In the past year, the discussion around massive open online courses (MOOCs) has increased dramatically, and like any new and somewhat controversial trend, the movement is receiving a great deal of media coverage. Outlets publish stories daily on topics ranging from the advancement and growth of MOOCs, to their oversight and regulation (or lack thereof) and the movement’s impact on the traditional higher education system.
A majority of media coverage is focused on the growth of the MOOC movement, as new partnerships between universities and MOOC platform providers – namely, Udacity, edX, and Coursera – are announced each month. These articles often highlight the ability of these massive online courses to offer low-cost (or no cost) education to a diverse group of people and almost always maintain a positive sentiment. When there is breaking news of this nature, the announcement typically receives wide coverage in leading national daily newspapers and mainstream media including USA Today, New York Times, and The Wall Street Journal.
The MOOC movement’s impact on a number of industries has also caught the attention of many trade media reporters, and has spurred coverage in a wide variety of publications. The rise of the dual education-technology reporter means stories regularly appear in both education and technology trades, as these niche reporters have become trusted experts on this topic. Leading the charge on the education side are the Chronicle of Higher Education, Inside Higher Ed, and Education Week. Among the tech circles the outlets most commonly covering are TechCrunch and GigaOm. Business outlets also have a keen interest in this topic and its implications for the marketplace, with stories frequently appearing in outlets including Forbes and The Wall Street Journal.
Another unique facet of the media coverage of the MOOC movement is the first-hand accounts from reporters as they take advantage of the open and (mostly) free format to dip their toe in and test the waters themselves. While reviews may be mixed, readers are given an honest and interesting personal account of the MOOC student experience. And the fact that reporters – like Esquire Magazine’s editor at large A.J. Jacobs – are taking the time to participate in this level of in-depth research demonstrates the high level of interest in the topic.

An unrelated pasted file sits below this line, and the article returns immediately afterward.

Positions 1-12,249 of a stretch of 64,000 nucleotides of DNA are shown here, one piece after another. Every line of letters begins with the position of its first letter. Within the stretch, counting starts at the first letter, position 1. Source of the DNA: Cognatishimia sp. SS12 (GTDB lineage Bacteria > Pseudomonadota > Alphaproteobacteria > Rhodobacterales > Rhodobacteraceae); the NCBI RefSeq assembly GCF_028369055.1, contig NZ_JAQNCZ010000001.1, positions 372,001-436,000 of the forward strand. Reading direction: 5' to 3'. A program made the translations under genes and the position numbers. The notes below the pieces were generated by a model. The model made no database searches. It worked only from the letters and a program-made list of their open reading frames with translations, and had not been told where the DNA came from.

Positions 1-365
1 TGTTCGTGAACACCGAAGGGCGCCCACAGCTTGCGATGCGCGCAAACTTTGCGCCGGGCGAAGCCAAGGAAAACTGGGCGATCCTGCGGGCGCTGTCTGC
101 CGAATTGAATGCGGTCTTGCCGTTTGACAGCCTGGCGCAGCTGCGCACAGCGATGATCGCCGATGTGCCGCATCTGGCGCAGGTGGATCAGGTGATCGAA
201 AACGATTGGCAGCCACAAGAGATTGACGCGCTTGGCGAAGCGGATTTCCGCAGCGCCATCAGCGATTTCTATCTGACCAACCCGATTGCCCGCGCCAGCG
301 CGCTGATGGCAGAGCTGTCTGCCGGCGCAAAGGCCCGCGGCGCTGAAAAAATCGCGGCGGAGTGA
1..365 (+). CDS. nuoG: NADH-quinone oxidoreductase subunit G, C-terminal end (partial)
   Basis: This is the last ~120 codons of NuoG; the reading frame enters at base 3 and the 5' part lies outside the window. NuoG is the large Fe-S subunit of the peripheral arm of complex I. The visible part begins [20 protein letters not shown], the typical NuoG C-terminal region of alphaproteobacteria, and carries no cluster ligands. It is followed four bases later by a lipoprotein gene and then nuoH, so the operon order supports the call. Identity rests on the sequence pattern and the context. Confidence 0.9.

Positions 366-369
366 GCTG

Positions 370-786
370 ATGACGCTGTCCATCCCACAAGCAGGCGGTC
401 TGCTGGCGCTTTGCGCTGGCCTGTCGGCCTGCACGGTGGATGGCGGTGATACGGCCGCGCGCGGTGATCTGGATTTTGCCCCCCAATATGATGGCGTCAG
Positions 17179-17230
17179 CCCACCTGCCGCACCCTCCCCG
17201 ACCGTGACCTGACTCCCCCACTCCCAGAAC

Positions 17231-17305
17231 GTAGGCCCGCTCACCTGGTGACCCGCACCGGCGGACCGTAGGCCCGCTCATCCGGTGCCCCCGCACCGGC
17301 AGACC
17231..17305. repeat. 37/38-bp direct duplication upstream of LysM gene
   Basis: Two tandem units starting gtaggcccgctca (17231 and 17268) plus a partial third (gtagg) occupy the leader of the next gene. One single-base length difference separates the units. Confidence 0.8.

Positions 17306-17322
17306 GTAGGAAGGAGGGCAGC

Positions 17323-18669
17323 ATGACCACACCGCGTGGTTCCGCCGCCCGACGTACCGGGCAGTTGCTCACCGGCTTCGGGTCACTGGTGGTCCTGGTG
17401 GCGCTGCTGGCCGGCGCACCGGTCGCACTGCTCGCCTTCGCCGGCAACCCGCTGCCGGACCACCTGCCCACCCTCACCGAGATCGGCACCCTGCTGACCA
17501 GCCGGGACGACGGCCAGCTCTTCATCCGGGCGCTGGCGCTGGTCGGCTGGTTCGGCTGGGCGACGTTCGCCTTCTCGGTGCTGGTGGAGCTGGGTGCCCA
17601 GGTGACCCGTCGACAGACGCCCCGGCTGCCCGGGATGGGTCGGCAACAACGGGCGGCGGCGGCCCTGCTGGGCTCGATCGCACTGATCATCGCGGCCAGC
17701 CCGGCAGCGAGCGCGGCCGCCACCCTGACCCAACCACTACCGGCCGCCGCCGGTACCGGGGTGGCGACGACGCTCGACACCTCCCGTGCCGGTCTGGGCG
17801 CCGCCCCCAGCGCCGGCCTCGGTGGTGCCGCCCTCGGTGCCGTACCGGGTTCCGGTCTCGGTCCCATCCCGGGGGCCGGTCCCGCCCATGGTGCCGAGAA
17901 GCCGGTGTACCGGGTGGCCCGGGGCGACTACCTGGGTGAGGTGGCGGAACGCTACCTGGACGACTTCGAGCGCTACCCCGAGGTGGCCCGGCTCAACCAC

In April, Jacobs authored a Sunday opinion piece in the New York Times on his experience with 11 online courses, citing convenience and professor quality as highlights while teacher-to-student interaction was a definitive low. Jacobs’ overall grade? Two cheers and a B.
Perhaps the most interesting place the MOOC story is playing out in the media is on the opinion pages. The debate over the role that MOOCs should play in education is lively, and those on both sides voice their opinions through columns, op-eds, editorials, and letters to the editor.
A good illustration of this energetic debate is a January column by Thomas Friedman headlined “Revolution Hits the Universities.” Having met in Palo Alto with founders of Coursera and edX, Friedman’s optimism relative to MOOCs is far from subtle as he opens the op-ed:
“LORD knows there’s a lot of bad news in the world today to get you down, but there is one big thing happening that leaves me incredibly hopeful about the future, and that is the budding revolution in global online higher education. Nothing has more potential to lift more people out of poverty…Nothing has more potential to unlock a billion more brains to solve the world’s biggest problems. And nothing has more potential to enable us to reimagine higher education than the massive open online course, or MOOC, platforms…”
While Friedman acknowledges some of the current pitfalls of the system – retention challenges, narrow demographic participation, and the need to develop a credible credentials system – he is confident in the system’s ability to address them and move forward to accomplish great things.
This story sparked great debate and the following week, The New York Times published five letters in response – all from professors or leaders at institutions of higher education – with varying reactions. William Durden, President of Dickinson College, writes in stark opposition to Friedman stating that what we are experiencing is far from a revolution as “MOOCs are on the margin… separate from that highly desirable and precious residential degree” and that “the high cost of a degree at M.I.T. — or most universities — is not lowered.” Expressing a slightly different point of view, H. Kim Bottomly, President of Wellesley College, calls Friedman’s viewpoint “well founded” and posits that “MOOCs are not a substitute for traditional higher education, and they do not endanger it. They expand higher education by widening access, which will improve the world in many ways.”
No matter your opinion on the MOOC movement’s role in complementing or competing with the traditional higher education system, you can’t help but be intrigued by this dynamic movement and the many voices taking part in the conversation about its expansion and impact. And now you know you don’t have to look too far in your daily news consumption to find it. Happy reading!
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- The Ongoing Online Learning Debateby Michael J. Marker
- The Money Behind the MOOCs
- Online Education: An Emerging Economic Sector
- Technology Redefining Education Landscape
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